International Olympic Committee to help India prepare for Tokyo 2020
International Olympic Committee (IOC) president Thomas Bach’s visit to India has come at a time when the country is celebrating its success at the Gold Coast Commonwealth Games 2018 and looking at the Tokyo Olympics with optimism.
To tap ‘India’s potential’ in Olympic sport, IOC has decided to help with its expertise to prepare the country’s medal hopefuls for the 2020 Games.
Bach informed that during a meeting with sports minister Rajyavardhan Singh Rathore and Indian Olympic Association president Narinder Batra in the morning, it was decided that a working group would be formed to bring in international expertise on sports science and coaching to help Indian athletes prepare for the Tokyo Olympics.
“My visit could not have come at a better time. I congratulate IOA and Indian athletes for the grand success they achieved at the Commonwealth Games with 66 medals. The athletes have set a great example and sent a strong signal of their potential,” Bach, who has come on a whirlwind two-day tour to India, said on Thursday while addressing the media.
“We hope India will be able to tap into its great potential, win as many medals with a strong performance at the Olympic stage. The IOC today met the executive board of the IOA under Mr Batra, and also had a meeting with the sports minister. We have discussed the issue and made an offer, which has been accepted by the IOA and the sports minister.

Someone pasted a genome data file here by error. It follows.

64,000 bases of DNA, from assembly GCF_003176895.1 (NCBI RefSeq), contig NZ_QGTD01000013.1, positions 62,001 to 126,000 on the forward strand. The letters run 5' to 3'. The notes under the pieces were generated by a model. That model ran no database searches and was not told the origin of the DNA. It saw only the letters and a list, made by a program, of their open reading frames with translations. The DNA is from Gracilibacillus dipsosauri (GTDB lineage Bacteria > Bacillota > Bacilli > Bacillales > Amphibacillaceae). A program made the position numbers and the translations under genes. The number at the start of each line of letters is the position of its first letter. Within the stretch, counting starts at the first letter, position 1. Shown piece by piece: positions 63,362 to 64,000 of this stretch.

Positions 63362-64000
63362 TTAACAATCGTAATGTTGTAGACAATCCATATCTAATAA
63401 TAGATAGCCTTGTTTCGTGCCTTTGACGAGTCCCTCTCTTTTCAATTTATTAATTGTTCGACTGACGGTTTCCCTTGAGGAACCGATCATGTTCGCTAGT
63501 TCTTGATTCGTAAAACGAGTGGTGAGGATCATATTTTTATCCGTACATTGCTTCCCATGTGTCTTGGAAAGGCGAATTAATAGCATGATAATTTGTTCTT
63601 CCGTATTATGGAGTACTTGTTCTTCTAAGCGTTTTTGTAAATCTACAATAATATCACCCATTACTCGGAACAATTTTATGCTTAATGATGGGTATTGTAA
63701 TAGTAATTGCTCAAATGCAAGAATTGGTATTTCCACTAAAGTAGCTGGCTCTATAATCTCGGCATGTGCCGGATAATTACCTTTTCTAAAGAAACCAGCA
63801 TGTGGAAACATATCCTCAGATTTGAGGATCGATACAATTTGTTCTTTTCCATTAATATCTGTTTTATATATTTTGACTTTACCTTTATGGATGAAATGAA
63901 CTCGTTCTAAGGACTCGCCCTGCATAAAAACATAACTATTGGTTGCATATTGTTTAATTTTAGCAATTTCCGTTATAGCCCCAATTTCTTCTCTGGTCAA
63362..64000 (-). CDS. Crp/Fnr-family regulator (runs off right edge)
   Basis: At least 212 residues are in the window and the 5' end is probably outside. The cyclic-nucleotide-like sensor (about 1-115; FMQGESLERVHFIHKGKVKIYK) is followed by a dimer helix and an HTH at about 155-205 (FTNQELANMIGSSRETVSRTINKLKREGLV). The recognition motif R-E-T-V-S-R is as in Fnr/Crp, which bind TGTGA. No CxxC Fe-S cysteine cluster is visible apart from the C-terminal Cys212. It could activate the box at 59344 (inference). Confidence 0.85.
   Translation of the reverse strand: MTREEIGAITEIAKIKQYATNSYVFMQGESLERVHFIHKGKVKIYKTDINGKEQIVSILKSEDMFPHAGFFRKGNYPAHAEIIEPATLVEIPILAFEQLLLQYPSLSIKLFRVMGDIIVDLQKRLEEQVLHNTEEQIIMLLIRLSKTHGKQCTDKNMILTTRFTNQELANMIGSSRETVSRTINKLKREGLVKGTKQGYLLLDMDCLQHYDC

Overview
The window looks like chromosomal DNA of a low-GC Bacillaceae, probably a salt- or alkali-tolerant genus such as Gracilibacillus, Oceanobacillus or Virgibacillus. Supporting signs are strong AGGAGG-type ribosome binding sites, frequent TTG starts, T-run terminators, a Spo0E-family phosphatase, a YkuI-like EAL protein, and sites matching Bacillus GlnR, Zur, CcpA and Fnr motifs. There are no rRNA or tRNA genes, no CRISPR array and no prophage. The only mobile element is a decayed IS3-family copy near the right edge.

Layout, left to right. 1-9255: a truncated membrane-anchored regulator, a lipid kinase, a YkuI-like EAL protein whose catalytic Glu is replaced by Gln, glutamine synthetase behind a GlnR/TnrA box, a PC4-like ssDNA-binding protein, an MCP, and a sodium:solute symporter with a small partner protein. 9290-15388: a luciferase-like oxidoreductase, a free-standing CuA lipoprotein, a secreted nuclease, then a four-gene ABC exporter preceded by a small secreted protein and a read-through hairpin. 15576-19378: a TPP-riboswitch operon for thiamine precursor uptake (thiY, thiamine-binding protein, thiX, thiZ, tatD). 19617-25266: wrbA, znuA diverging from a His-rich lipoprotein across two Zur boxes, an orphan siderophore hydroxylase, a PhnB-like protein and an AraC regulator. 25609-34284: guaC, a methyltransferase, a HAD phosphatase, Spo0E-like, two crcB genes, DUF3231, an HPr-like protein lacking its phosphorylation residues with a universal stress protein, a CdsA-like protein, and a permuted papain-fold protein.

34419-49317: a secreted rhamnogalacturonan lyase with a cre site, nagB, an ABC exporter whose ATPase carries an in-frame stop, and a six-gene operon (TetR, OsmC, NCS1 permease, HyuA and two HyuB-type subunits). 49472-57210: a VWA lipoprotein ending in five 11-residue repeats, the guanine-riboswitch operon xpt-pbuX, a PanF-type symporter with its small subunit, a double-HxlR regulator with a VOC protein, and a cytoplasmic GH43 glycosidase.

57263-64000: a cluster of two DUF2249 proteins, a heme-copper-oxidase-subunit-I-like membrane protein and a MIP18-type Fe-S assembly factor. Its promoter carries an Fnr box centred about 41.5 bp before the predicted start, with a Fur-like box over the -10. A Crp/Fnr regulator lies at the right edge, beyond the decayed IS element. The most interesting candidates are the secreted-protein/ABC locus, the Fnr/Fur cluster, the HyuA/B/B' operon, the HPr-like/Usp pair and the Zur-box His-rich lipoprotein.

“We have decided to form a working group with IOC, Olympic Council of Asia, IOA and the sports ministry to devise a road map where the most hopeful athletes from India will be best prepared for 2020 Tokyo Olympics with international expertise at their disposal.
“We have offered assistance and co-operation to the IOA to help in the matter of sports science, coaching, etc. I think it is a good initiative for the athletes of India and we are hopeful of seeing excellent results.”
Autonomy, good governance
IOA has been at loggerheads with the ministry over the ‘autonomous’ functioning of the National Sports Federations. There is also constant tussle between IOA and the ministry over the Sports Code.
The IOC chief said the sports minister made a reference to practices of good governance and transparency in the federations and here also the international body has offered its expertise to see that ‘nobody crosses the line’ and the Olympic charter is honoured.
“Autonomy and good governance are two sides of the same coin. It is important to recognise the autonomy of the sports bodies or else there will be no international support and you cannot have fair competition. We are pleased with the firm commitment of Mr Batra and the IOA to make good governance a priority. The government too has to respect the rights of a sports organisation, in a way that both have to go together.
“IOC has offered to put its expertise at the disposal of the ministry and IOA and to find a solution in line with the Olympic charter and IOC good governance. It has been accepted by both IOA and Ministry. I am hopeful of a good solution and happy with the resolution.”
Asked about India’s poor track record in doping and whether the issue was raised at the meeting with the IOA and sports minister, Bach said: “There has been clear and firm commitment from the minister that fair and clean sports is their top priority and it’s a commitment shared by the IOA too. I am confident that this issue will be addressed in a proper way.”